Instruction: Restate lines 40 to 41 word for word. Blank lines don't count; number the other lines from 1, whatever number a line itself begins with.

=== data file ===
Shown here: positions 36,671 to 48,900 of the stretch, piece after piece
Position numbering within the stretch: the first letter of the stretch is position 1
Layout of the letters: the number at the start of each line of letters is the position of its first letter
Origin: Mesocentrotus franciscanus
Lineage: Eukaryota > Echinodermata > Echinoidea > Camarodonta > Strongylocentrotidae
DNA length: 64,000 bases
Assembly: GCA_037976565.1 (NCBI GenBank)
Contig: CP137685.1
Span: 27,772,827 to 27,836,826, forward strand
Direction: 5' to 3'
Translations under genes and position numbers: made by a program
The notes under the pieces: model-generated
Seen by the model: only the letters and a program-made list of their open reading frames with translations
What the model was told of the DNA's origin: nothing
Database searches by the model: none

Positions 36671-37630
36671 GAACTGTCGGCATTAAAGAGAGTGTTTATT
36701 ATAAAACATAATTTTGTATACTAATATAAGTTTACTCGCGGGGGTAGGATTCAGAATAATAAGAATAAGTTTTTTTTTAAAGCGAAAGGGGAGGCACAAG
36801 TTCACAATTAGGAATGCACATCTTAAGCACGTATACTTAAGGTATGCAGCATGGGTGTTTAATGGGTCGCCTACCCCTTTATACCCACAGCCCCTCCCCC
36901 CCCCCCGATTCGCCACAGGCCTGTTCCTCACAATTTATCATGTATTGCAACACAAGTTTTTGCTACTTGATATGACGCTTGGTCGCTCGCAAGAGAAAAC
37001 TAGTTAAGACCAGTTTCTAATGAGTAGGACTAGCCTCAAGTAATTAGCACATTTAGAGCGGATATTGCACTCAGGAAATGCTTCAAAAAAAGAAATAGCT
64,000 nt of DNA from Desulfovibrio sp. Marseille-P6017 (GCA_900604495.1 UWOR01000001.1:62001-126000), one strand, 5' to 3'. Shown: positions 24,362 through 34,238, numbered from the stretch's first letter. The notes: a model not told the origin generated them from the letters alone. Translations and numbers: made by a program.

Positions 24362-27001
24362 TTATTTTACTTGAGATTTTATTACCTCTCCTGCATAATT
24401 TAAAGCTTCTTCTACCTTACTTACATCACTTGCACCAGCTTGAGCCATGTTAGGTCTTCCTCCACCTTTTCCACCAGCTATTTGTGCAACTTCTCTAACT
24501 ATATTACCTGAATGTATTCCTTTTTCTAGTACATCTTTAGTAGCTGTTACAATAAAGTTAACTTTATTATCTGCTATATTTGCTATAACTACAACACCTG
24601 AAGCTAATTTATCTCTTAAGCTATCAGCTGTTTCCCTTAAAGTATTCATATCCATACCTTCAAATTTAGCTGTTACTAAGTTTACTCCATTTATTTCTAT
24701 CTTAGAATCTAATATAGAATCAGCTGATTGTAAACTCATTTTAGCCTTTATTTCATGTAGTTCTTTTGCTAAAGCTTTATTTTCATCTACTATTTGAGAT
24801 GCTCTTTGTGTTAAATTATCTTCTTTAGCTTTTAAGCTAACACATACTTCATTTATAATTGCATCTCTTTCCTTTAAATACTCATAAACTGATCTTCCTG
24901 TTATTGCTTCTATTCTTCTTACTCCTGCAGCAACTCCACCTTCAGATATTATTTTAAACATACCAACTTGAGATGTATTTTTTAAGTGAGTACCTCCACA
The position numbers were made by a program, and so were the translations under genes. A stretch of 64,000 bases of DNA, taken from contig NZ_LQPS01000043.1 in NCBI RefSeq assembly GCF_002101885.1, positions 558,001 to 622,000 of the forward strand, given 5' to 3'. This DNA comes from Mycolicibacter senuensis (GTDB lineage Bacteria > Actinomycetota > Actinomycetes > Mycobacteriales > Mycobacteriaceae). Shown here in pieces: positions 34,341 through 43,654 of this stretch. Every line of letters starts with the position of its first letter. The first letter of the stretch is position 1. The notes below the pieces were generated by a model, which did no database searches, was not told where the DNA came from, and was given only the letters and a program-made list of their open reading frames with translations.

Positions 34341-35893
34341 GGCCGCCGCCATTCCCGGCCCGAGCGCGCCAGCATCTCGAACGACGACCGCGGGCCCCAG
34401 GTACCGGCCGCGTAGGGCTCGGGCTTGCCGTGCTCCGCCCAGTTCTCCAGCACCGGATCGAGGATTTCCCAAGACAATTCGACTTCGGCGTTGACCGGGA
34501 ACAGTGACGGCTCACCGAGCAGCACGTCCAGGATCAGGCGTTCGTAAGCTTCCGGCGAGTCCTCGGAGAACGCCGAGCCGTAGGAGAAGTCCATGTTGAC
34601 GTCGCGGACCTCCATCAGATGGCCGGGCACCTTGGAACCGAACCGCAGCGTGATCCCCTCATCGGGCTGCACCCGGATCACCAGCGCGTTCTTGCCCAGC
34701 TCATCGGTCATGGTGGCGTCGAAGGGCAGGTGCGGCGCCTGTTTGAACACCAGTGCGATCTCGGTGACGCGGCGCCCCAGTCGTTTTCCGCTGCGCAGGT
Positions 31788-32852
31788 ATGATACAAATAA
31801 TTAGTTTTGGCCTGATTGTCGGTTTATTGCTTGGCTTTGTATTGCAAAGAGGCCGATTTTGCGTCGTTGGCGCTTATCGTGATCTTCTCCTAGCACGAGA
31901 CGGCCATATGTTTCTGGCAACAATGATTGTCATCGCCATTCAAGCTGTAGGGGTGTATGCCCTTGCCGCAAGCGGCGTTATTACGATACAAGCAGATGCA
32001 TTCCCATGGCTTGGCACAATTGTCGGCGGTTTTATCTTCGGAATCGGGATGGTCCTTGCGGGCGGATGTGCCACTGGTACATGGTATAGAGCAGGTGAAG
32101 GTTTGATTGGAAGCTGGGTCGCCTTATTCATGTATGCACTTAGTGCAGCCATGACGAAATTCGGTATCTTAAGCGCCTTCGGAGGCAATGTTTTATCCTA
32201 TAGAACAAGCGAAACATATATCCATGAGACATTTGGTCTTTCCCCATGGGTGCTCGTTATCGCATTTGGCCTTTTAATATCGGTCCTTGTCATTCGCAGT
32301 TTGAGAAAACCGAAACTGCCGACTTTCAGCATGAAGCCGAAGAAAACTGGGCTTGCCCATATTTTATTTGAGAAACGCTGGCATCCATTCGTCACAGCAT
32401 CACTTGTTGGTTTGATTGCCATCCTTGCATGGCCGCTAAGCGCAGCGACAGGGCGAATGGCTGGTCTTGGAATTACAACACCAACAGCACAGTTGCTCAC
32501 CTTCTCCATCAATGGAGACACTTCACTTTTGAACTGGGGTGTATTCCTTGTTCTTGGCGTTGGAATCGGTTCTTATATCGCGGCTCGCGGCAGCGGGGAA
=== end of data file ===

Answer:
31801 TTAGTTTTGGCCTGATTGTCGGTTTATTGCTTGGCTTTGTATTGCAAAGAGGCCGATTTTGCGTCGTTGGCGCTTATCGTGATCTTCTCCTAGCACGAGA
31901 CGGCCATATGTTTCTGGCAACAATGATTGTCATCGCCATTCAAGCTGTAGGGGTGTATGCCCTTGCCGCAAGCGGCGTTATTACGATACAAGCAGATGCA